Less than a month after Anna Thorvaldsdottír’s inclusion on Nordic Affect’s Clockworking, a new collection of her work has been issued. This four-movement work (plus a concluding piece) premiered only a year ago, and is performed by the International Contemporary Ensemble. At the 2014 Reykjavik Arts Festival, a series of breath-activated lights enhanced the experience, while many klakabönd (metallic ornaments known as a bind of ice) were used as percussion. Much of this is apparent in the clip below, but home listeners might imitate the experience through creative lighting and sound-and-motion activated appliances.
Not that any of this is necessary to enjoy the album, a combination of filigree-thin solos and remarkable convergences. Thorvaldsdottír honors both the contributions of the individual performers and their work as an ensemble. At this point, fifteen years and five hundred premieres into their career, ICE’s resume is so long that it causes the eyes to gloss over; it’s the only dull thing about them. Their control is impressive, their execution impeccable, and with compositions such as “In the Light of Air”, their exquisite talent shows through. Called upon to exercise the greatest of restraint, the ensemble stops short of explosion, over and over again, sewing sheets of strings that eventually grow strong enough to bear any weight.
Viola, cello, harp, piano, percussion and electronics seem to wander their own paths, again and again, yet in a room small enough that their paths often intersect. Each time they seem to grow closer: more familiar and thus less shy, able to converse for longer periods without withdrawal. Midway through the third movement (“Existence”), the principals gather in a group at the center of the room, comparing notes, both literal and metaphorical, in indoor voices. This sets up “Remembrance”, the percussive finale, partially based on a theme written by Thorvaldsdottír’s husband. The tracings and tappings seem like prelude to the album’s largest, saddest themes, which dominate the movement’s fifth minute and continue to haunt throughout. First the strings, then the piano, then even the drums eventually shift to their outdoor voices, beating their breasts in mourning. Toward the end, a series of dissonant notes imply that nothing is resolved, although the final, subtle minute illuminates the path.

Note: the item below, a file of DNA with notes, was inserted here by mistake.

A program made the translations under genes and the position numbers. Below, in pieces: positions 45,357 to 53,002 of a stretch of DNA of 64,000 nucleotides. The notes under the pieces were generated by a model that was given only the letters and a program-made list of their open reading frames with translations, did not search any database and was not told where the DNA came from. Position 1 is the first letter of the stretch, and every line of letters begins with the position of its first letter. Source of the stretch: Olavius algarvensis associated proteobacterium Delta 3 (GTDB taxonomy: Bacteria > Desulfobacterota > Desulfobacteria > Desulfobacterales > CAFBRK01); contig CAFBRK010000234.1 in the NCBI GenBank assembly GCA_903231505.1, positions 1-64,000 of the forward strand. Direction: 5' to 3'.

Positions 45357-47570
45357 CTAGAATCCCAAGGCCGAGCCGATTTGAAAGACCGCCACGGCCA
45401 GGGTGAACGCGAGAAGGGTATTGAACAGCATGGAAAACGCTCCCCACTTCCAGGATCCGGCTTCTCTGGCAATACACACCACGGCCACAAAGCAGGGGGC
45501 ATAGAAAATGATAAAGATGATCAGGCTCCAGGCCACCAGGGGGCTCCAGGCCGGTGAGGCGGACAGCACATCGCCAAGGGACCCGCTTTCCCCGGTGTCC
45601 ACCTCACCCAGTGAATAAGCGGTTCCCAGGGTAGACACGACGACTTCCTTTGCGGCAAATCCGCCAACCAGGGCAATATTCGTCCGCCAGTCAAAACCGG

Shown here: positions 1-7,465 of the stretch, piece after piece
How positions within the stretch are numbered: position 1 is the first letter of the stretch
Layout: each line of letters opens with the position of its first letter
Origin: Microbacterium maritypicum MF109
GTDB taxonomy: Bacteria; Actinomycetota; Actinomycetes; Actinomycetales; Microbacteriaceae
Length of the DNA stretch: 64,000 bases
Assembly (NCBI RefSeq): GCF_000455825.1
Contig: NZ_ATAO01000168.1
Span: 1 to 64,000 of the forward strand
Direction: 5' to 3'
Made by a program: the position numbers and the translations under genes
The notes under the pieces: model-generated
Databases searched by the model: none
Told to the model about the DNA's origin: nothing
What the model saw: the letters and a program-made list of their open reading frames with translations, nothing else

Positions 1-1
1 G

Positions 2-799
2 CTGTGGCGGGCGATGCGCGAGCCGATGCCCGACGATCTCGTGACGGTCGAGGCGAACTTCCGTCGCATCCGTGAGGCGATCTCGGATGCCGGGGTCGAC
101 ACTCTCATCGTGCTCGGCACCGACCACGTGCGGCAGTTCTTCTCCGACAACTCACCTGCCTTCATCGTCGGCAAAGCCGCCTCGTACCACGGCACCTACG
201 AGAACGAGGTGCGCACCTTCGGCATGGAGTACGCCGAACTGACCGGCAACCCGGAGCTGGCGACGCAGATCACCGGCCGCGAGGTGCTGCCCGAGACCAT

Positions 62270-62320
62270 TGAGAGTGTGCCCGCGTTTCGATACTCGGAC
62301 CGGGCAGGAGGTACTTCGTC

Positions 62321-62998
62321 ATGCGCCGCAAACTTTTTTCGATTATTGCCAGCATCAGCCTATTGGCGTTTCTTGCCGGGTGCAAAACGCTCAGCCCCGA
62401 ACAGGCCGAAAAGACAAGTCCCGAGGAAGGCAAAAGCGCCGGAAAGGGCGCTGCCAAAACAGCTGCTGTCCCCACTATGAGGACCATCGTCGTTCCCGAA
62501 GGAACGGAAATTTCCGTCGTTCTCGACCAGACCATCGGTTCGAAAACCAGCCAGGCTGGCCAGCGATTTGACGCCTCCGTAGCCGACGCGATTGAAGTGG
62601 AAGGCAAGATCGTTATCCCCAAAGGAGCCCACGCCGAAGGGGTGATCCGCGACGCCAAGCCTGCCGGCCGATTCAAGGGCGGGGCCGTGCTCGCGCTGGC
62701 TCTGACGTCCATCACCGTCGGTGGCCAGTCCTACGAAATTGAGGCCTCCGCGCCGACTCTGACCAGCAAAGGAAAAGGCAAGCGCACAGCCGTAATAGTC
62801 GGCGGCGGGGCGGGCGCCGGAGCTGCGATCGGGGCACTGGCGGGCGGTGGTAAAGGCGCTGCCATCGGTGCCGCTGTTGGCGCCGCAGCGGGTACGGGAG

The more playful “Transitions” shifts the mood, although not in any jarring fashion. This cello piece explores the tension between “man and machine” by counterposing periods of structure and emotion. It’s more effective without the explanation, as the emotion never runs high enough to provide a clear contrast; in short, the machine wins. As such, the work succeeds more as a performance than as the reflection of a concept; but the execution is pure.
In the Light of Air is another jewel in the crown of Thorvaldsdottír, who is quickly becoming one of the globe’s greatest composers. The future of modern composition is safe in her hands. (Richard Allen)
Release date: 28 August